Andy Murray got ready for the humid conditions frequently present at U.S. Open by using an actual steam chamber in his home to simulate the oppressive heat and humidity of New York at this time of year.
Murray was just trying to help with the heat adaption
USA Today reported that the 36-year-old British tennis player made the air feel as humid as it does every summer around Flushing Meadows, where the year’s final Grand Slam tournament entered its second week on Monday. He set the humidity in there at 70% and spent hours riding a stationary bike nearby with the thermostat turned up to 95 degrees Fahrenheit (35 Celsius). Murray, who won the title in New York in 2012 but lost this time in the second round in temperate weather, said he was just trying to help with the heat adaption.
In the event that the 2023 U.S. temps is a touch colder than typical; that’s definitely nicer to play in, Belgian player Elise Mertens said last week. However, that changed Sunday, when temps hit 90 F (32 C), giving athletes, ball workers, and fans a little respite. In the upcoming days, it was predicted that the temperature would rise considerably further.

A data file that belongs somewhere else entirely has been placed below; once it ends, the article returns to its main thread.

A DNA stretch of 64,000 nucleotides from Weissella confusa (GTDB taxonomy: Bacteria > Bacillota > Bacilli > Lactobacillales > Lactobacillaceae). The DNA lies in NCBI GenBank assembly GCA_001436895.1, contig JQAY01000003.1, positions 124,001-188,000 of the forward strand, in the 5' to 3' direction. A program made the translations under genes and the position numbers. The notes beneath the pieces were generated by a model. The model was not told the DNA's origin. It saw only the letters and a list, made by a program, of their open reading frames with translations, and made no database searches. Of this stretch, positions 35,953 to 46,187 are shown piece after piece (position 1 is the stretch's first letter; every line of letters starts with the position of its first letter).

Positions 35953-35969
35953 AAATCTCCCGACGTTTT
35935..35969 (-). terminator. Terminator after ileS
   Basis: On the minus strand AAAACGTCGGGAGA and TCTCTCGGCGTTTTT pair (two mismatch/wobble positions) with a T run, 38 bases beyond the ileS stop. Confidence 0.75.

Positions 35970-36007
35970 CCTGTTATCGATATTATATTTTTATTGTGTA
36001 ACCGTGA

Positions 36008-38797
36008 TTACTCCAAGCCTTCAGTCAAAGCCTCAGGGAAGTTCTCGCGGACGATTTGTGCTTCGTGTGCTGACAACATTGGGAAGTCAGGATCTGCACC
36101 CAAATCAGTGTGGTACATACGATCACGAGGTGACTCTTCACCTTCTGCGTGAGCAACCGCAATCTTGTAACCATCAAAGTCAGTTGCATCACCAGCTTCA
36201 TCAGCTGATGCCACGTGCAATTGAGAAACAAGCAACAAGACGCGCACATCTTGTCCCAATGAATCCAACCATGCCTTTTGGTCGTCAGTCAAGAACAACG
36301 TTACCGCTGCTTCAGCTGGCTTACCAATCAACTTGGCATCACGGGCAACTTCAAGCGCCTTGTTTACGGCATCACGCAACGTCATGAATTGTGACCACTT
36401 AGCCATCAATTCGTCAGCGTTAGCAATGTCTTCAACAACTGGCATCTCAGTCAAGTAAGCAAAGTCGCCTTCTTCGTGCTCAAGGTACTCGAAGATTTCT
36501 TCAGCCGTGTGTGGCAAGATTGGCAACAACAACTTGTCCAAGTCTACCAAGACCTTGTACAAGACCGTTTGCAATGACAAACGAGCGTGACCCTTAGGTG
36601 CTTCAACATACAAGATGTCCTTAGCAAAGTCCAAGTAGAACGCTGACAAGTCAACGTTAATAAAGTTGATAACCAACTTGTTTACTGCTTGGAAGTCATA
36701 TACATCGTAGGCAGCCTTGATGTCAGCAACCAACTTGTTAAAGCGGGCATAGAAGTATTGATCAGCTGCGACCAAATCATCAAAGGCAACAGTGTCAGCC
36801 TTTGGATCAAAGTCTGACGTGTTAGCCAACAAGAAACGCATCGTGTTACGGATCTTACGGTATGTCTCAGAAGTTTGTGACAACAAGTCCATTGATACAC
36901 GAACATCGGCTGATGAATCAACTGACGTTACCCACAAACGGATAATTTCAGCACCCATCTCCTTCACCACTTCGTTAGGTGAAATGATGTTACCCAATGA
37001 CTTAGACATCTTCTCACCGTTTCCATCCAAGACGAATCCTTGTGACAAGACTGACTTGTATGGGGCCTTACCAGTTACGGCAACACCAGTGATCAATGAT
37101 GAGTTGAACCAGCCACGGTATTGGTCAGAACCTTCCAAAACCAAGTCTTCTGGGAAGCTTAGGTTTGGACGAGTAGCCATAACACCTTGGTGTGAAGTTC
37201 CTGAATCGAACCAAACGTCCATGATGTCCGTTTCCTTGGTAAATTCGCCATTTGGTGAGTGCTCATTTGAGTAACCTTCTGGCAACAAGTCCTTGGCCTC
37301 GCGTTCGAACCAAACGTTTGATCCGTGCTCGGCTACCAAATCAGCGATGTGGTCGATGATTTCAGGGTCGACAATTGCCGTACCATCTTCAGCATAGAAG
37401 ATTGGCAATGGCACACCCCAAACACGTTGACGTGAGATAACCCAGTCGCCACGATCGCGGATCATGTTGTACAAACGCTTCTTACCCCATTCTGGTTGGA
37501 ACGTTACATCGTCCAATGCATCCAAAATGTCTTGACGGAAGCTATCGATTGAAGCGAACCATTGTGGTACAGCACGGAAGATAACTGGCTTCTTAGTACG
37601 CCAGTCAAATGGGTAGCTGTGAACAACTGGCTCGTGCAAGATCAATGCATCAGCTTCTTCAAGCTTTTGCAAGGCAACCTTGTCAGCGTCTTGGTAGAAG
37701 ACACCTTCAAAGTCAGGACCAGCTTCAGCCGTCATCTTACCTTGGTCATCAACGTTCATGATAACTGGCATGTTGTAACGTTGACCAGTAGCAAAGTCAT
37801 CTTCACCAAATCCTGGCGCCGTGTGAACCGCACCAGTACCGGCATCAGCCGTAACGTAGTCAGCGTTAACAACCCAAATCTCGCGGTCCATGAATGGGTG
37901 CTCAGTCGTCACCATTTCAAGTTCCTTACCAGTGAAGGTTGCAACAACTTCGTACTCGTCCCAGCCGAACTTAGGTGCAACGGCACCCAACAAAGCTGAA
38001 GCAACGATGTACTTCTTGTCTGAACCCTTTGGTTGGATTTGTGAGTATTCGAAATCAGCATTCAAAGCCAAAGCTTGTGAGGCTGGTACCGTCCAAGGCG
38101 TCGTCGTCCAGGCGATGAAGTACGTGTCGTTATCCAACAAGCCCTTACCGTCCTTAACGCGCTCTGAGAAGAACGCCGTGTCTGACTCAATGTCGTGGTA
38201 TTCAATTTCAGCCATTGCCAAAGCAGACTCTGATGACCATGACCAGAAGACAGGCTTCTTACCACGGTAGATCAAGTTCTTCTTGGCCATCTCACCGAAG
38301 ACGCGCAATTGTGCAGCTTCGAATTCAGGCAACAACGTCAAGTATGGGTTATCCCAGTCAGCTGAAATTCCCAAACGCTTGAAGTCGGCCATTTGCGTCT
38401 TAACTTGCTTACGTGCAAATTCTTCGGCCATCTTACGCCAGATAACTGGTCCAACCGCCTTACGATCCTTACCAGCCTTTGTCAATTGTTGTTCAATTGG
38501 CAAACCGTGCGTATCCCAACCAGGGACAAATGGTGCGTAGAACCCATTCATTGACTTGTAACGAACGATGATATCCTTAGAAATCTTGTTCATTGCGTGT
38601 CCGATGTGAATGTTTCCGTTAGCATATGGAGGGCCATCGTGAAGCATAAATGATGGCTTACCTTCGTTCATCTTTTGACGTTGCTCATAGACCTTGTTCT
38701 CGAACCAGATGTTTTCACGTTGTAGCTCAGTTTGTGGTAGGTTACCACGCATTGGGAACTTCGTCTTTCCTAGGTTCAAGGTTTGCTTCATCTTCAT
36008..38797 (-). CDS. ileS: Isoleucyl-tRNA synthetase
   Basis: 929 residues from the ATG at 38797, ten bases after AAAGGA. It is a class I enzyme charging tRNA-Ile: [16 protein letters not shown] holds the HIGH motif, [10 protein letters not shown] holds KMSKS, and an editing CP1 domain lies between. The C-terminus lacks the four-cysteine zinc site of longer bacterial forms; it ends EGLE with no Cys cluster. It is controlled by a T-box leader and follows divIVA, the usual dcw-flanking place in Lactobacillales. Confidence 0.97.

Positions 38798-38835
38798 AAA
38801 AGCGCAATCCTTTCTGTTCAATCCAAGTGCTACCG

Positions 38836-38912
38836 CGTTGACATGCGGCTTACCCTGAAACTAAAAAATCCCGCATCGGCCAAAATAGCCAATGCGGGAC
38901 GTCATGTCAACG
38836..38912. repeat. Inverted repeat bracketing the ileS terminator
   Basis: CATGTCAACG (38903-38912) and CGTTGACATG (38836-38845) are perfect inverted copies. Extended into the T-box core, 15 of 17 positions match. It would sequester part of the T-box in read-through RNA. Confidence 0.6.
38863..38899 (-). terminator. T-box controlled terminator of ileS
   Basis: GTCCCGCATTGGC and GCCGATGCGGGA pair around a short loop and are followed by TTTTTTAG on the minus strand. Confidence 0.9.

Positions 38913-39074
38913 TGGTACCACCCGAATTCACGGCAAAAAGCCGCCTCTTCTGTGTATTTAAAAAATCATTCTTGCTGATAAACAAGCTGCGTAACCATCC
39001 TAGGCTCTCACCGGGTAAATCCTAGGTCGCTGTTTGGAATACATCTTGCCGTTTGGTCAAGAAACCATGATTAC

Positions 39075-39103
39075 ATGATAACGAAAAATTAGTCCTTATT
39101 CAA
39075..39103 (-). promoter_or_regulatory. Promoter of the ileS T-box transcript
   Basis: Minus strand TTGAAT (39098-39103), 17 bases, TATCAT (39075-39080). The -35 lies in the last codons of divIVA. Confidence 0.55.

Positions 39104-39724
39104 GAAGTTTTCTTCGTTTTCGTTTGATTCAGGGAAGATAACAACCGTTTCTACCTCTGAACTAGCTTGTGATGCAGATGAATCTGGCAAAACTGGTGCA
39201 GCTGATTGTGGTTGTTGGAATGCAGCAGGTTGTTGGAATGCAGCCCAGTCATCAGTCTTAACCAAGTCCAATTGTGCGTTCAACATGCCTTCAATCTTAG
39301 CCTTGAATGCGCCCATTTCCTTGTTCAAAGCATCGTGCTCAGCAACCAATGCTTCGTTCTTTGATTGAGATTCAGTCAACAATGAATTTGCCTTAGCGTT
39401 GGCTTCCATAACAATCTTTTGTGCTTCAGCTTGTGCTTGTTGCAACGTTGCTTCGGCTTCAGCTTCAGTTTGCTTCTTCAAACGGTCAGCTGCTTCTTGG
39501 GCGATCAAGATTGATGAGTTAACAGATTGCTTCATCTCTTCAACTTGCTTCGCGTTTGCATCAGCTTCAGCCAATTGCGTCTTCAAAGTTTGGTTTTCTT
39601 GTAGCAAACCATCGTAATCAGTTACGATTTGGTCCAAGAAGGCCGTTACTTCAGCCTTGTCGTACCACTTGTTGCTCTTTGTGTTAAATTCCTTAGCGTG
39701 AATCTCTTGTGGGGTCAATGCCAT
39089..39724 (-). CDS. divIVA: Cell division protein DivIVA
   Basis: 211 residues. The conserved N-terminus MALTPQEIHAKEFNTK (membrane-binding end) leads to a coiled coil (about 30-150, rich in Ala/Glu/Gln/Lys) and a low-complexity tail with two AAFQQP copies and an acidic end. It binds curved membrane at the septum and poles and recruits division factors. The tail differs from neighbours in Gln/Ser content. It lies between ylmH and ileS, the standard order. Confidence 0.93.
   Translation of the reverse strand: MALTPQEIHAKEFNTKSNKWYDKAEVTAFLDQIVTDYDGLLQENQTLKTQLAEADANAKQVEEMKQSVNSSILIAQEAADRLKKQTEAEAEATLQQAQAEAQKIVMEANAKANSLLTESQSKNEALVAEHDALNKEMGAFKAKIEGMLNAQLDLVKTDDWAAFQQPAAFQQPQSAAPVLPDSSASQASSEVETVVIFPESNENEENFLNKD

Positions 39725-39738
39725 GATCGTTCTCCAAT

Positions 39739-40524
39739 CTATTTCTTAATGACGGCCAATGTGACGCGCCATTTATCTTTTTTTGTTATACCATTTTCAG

Highest temperatures recorded at those competitions have increased by almost 5 degrees F (almost 3 degrees C) overall
That shouldn’t come as a surprise given that an Associated Press analysis reveals the U.S. In recent years, the level of danger at the Grand Slam, Open and the other three big tennis events has steadily increased, mirroring the effects of climate change that this summer caused record-breaking heatwaves all over the world. It can prevent athletes from performing at their peak and, worse, it raises the risk of heat-related illnesses.
The AP monitored the thermal comfort index, which calculates the temperature of the air in degrees while also accounting for humidity, radiation, wind, and other elements that influence how the body reacts. It examined every Grand Slam competition starting in 1988, the first year that all four had 128-player fields for both the men’s and women’s divisions. The highest temperatures recorded at those competitions have increased by almost 5 degrees F (almost 3 degrees C) overall.
When they hear it, they don’t consider it to be very much. It may or may not be perceived as worrisome. According to Daniel Bader, a climate scientist at Columbia University, sometimes that 3- or 4-degree change can result in a doubling or even triple of the number of hot days we experience. The temperature in New York City has been rising, and it is expected to keep doing so in the future, reports from San Diego Union-Tribune.